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12-20-12: There's Always A Good Reason, Right?

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Your son, Brandon, has just turned sixteen. Even as an older teen, Brandon is still subject to a sore butt for some issues. For a couple of years, you have also introduced grounding and privilege loss to the punishment arsenal. Brandon cooperates with, responds to and learns from spanking as well as other punishments. Punishments for him are not very common anymore as he is basically a really good kid. He has always been honest and cooperative with you and your spouse and does strive to be obedient and do well in school.

Brandon just got his driver's license and the freedom got away with him a bit and he was having issues with his curfew. After several discussions with Brandon about curfew he was still coming in late. Finally you grounded Brandon for a week. Part of being grounded is that he is not allowed to drive.


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Brandon has cooperated well with being grounded although you can tell it is hard for him. Brandon is five days into his week's punishment.

Brandon has a good friend who is also sixteen and drives. His friend also has a job at the local cinema-plex. You and your spouse are out and Brandon is home. He gets a call from his friend saying his friend's car won't start and he has to be at work. The friend's parents or other friends are not available and he desperately needs a ride to work. If he doesn't make it or if he is late he will be fired. Brandon explains he is grounded but the friend begs for the favor anyway saying he has no other choice. Brandon decides to help. Brandon goes in your room where you have impounded his keys. He takes his keys and drives and picks up his friend and takes him to work. He returns home and replaces the keys and waits on you.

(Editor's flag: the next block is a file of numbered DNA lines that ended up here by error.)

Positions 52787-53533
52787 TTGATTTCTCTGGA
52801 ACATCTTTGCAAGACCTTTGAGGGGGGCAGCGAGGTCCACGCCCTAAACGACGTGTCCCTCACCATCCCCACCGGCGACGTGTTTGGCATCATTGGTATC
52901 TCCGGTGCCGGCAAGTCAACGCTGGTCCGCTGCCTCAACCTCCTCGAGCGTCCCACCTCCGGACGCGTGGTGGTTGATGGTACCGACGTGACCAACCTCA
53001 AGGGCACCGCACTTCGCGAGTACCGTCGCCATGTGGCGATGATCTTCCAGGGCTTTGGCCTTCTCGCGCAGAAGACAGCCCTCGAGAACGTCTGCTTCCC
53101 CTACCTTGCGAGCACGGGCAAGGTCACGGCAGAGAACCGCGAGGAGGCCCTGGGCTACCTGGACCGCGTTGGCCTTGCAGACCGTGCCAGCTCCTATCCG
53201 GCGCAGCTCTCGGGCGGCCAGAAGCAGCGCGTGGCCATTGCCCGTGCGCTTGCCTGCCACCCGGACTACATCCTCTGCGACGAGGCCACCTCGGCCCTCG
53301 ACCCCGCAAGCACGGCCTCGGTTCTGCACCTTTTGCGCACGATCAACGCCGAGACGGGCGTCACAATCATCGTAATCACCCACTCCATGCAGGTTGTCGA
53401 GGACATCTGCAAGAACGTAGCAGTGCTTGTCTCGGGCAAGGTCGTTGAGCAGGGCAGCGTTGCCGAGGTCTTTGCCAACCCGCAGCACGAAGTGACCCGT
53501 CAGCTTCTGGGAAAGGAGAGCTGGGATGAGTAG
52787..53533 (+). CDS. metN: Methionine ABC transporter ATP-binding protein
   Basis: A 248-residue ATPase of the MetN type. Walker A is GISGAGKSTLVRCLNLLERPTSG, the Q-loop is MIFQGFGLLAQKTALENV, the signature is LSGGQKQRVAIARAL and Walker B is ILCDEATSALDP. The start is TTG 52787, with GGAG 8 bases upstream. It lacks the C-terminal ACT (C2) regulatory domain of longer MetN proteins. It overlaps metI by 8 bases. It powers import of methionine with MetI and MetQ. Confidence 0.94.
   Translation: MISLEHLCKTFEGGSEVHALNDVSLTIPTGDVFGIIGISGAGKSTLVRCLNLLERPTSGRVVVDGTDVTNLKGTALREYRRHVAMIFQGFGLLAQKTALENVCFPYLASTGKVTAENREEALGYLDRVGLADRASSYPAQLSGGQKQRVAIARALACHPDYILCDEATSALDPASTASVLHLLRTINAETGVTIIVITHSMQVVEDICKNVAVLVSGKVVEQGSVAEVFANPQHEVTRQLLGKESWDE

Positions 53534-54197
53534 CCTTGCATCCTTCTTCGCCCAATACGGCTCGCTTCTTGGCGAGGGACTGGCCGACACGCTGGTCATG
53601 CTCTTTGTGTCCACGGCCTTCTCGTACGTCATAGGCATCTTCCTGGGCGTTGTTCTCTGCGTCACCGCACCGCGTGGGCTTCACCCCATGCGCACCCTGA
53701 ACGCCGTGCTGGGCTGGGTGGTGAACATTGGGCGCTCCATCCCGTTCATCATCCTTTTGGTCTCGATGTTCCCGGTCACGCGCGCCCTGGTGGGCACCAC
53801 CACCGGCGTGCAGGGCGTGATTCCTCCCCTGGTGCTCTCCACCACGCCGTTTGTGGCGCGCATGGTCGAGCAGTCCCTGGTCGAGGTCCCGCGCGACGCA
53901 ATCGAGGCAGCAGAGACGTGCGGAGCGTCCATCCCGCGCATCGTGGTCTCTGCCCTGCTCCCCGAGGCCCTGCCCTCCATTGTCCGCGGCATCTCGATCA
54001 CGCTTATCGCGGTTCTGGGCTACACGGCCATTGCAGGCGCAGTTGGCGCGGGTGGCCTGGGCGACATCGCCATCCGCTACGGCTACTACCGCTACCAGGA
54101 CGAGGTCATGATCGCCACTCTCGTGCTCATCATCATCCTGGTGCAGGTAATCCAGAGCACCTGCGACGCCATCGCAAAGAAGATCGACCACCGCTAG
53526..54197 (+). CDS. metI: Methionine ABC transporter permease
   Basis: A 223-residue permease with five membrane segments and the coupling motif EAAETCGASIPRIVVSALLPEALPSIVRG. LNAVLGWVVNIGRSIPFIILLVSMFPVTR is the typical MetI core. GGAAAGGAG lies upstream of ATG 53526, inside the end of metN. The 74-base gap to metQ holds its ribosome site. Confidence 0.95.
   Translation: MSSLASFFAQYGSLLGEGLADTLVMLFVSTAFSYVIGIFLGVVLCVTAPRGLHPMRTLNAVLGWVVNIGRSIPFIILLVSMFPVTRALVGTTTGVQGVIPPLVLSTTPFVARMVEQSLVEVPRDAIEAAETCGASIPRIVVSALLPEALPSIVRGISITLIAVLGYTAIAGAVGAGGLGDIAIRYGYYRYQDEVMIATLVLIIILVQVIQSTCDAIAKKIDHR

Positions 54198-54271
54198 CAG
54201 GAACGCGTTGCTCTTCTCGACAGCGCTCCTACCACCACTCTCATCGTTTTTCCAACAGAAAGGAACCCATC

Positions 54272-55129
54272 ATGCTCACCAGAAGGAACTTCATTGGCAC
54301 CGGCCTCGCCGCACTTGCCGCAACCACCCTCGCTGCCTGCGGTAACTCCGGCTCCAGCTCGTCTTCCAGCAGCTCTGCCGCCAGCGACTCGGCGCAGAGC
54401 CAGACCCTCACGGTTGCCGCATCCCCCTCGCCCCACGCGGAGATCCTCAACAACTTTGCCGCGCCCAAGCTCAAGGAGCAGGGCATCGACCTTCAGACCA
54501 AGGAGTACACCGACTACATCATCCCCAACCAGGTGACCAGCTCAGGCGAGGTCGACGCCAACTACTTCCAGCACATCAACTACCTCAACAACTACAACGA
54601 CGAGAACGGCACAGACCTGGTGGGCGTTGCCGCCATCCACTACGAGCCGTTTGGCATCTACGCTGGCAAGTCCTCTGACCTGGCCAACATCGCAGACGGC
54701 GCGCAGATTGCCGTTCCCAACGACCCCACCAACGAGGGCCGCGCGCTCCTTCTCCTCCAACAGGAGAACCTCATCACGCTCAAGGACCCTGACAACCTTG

When you and your spouse come home, Brandon explains what he did. He was afraid someone may have seen him or that it would get back to you and he wanted you to hear it from him first. You ask Brandon why he did not call you and he honestly answers, "Because I assumed you would say no and he really needed the help."

Brandon then looks at you and asks, "There is always a good reason to break a rule, right?"

What is your response to Brandon?


Getting to work is necessary. So i will accept Brandons reason.


It's not the driving that bothers me, it's his lack of trust in me making the right decisions for him.

John Boy

I believe yes this time there is. Next time though, he needs to let me know what is happening.


I think this is a good reason. Perhaps there wasn't time for him to call me, or perhaps he just didn't think about it. If he really thought I would say no (and refuse to help out myself), I think we have a bigger issue to work out than swats vs grounding.

Almost all rules have reasons for breaking them sometimes. I think keeping his friend from losing his job is a good reason. I will, however, reiterate that the number of good reasons is very limited.


I agree with previous posters, and particularly with this:
Padraig wrote:It's not the driving that bothers me, it's his lack of trust in me making the right decisions for him.

I'll tell him that of course he is not in trouble, since helping his friend in this emergency was the right thing to do, just like I won't expect him to remain in his room if there's a fire while he is grounded.

However I will tell him that next time something like this happens I'd really like him to trust me and phone me, and he will find that I'm not an unreasonable ogre. I don't expect his friend to lose his job just because he is grounded.

Stone Man

I got a good laugh after reading the responses so far... and for a good reason.

It didn't even enter my mind that I could call my parents when they were out as I had put myself in Brandon's place and when I was a sixteen-year-old (45 years ago) there was no calling parents unless they were at someone's house.